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Van Morrison slams NI Executive again over postponed Belfast gigs… claiming economic impact of delays ‘substantial’


Sir Van Morrison has again criticised the Northern Ireland Executive

Sir Van Morrison has again criticised the Northern Ireland Executive

Sir Van Morrison has again criticised the Northern Ireland Executive

Sir Van Morrison has said the “enormous” impact of rescheduling his concerts cannot be “underestimated”, as not only have his fans “paid dearly” but the wider economy has taken a hit.

In a statement to the Belfast Telegraph yesterday, Sir Van hit out at Stormont’s Department for Communities, insisting its officials had his team “over a barrel” in terms of going ahead with the concerts on the original dates.

The Belfast blues legend had already hit out at the Executive on Monday for giving concert events and theatres the green light to reopen last night.

He described the lifting of restrictions “a kick in the teeth”, insisting the announcement had “come so late in the day”.

The Brown Eyed Girl hit-maker had been forced to reschedule two more gigs planned for the Ulster Hall in Belfast last weekend for later this month and in August.

Yesterday, he told this newspaper: "It’s important to make clear that, on Thursday evening (July 22), my team immediately sought to engage with the Department of Communities to ascertain whether there was any chance the shows scheduled at the Ulster Hall the following week would be given the green light.

"We pointed out the disparity in their argument given that similar events were already, lawfully, taking place in bar and restaurant settings across the province.

"Yet, despite such rational logic the department made it very clear to us that the decision regarding the lifting of restrictions on sound would not be made until Thursday, July 29 and the concerts could not, therefore, go ahead as planned.”

He added: “They had us over a barrel and we were forced to cancel all performances.”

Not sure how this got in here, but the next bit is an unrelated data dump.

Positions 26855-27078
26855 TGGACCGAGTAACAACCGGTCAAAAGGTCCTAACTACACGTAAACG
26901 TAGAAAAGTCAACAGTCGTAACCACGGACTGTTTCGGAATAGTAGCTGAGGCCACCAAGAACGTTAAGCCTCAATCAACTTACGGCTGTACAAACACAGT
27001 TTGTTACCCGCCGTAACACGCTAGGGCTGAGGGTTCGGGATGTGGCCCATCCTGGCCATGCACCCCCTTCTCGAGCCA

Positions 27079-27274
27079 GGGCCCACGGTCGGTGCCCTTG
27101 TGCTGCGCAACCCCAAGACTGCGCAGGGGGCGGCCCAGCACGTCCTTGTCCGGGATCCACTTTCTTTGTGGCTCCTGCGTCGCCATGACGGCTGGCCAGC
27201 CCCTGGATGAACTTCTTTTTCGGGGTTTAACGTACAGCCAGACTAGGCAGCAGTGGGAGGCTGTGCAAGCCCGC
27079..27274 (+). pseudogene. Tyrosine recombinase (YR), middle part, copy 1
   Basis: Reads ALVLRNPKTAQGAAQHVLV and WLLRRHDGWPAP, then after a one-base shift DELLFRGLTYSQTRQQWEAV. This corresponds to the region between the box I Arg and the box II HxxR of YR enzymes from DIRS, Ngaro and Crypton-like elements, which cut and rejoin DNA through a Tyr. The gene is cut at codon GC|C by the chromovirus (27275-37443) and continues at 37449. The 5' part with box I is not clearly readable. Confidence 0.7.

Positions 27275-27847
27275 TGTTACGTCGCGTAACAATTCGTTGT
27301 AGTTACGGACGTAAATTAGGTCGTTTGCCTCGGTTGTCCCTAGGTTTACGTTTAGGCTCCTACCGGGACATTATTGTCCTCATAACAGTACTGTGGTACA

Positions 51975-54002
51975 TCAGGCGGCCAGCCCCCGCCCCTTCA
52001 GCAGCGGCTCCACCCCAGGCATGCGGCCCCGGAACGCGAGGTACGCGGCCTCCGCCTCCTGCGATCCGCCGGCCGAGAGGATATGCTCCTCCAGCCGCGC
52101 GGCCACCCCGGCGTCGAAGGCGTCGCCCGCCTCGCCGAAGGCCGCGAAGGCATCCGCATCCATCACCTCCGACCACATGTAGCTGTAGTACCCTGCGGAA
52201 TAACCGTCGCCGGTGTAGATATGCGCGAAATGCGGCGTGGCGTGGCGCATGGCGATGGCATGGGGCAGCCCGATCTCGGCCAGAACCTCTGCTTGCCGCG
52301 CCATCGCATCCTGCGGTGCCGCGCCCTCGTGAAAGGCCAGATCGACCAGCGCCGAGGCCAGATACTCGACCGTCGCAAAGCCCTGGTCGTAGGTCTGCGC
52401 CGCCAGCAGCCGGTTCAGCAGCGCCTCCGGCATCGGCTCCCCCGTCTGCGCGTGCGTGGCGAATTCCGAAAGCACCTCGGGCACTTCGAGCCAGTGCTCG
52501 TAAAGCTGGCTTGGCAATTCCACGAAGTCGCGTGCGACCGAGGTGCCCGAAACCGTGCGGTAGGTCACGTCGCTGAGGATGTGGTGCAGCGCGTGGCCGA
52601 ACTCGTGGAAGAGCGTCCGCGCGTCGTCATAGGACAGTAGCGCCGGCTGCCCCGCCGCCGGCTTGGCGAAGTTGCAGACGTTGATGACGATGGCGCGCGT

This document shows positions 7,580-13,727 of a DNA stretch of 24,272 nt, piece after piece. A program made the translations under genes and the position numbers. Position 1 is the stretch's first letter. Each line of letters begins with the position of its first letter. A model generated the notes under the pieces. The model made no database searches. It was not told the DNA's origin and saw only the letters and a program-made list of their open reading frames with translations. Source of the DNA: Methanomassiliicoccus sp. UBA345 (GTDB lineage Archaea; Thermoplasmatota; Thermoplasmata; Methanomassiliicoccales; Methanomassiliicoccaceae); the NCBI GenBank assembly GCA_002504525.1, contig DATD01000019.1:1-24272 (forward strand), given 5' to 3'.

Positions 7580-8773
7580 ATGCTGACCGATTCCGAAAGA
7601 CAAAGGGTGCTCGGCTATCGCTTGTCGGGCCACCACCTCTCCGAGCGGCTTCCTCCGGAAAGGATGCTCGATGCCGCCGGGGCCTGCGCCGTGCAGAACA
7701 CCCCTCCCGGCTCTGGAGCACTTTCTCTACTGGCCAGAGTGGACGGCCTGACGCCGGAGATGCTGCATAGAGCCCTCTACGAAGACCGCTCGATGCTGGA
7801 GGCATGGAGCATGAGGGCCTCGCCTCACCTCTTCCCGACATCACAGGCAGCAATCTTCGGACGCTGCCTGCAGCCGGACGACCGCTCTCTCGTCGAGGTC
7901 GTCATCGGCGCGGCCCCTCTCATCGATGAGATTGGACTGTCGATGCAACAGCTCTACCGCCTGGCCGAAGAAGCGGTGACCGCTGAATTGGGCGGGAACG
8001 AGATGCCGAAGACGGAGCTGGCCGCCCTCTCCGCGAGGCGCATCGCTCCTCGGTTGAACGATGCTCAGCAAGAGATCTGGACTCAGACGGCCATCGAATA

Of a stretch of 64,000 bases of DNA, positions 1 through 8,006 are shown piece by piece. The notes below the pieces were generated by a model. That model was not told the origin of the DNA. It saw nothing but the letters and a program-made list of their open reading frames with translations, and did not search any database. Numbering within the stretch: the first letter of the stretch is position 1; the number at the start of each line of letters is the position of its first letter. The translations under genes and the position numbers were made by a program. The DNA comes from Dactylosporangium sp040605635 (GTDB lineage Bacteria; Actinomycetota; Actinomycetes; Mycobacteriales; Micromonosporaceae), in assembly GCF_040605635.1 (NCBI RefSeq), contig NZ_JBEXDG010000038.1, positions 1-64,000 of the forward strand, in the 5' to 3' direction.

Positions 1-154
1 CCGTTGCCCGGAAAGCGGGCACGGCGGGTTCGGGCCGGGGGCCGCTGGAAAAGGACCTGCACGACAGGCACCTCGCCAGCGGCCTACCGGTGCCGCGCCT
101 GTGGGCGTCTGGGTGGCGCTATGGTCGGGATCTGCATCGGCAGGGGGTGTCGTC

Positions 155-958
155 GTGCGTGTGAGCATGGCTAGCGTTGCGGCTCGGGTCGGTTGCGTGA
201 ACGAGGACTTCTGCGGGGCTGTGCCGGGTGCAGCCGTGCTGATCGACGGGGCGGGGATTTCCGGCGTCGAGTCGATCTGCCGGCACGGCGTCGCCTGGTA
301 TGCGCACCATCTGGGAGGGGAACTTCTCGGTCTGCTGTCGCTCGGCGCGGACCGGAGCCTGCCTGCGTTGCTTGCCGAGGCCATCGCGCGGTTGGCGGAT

Sir Van said he could not “underestimate the enormous impact that decision has had on the arts sector”.

"It has prevented incredibly talented session musicians and technical crew from the opportunity to earn some well needed income after many months of lost work,” he stressed.

"The promoter has suffered considerable losses in refunding the event. The fans have paid dearly too, losing flights and hotel bookings.

"The wider economic impact such as bars, taxis and restaurants is substantial.”

Sir Van claimed the DfC had “dramatically shifted position” over the weekend, adding that it was “open for debate” whether the Executive’s “unexpected decision” on Monday was “down to shambolic incompetence or intentional intervention”.

"The Executive made their announcement in the full knowledge that the calendar was effectively empty for the foreseeable future,” he insisted.

"It allowed them to appear on the surface to be supportive of the sector whilst simultaneously sabotaging it for many, many more weeks to come. In effect, this is the lifting of a ban on live music that helps no one as all indoor concerts have been cancelled for the foreseeable future.”

The DfC did not respond for a request for comment at the time of going to press.

Meanwhile, last night the Lyric Theatre in Belfast reopened with a stage performance of Dracula to its first live audience since before lockdown — although it was operating at a third of its capacity.

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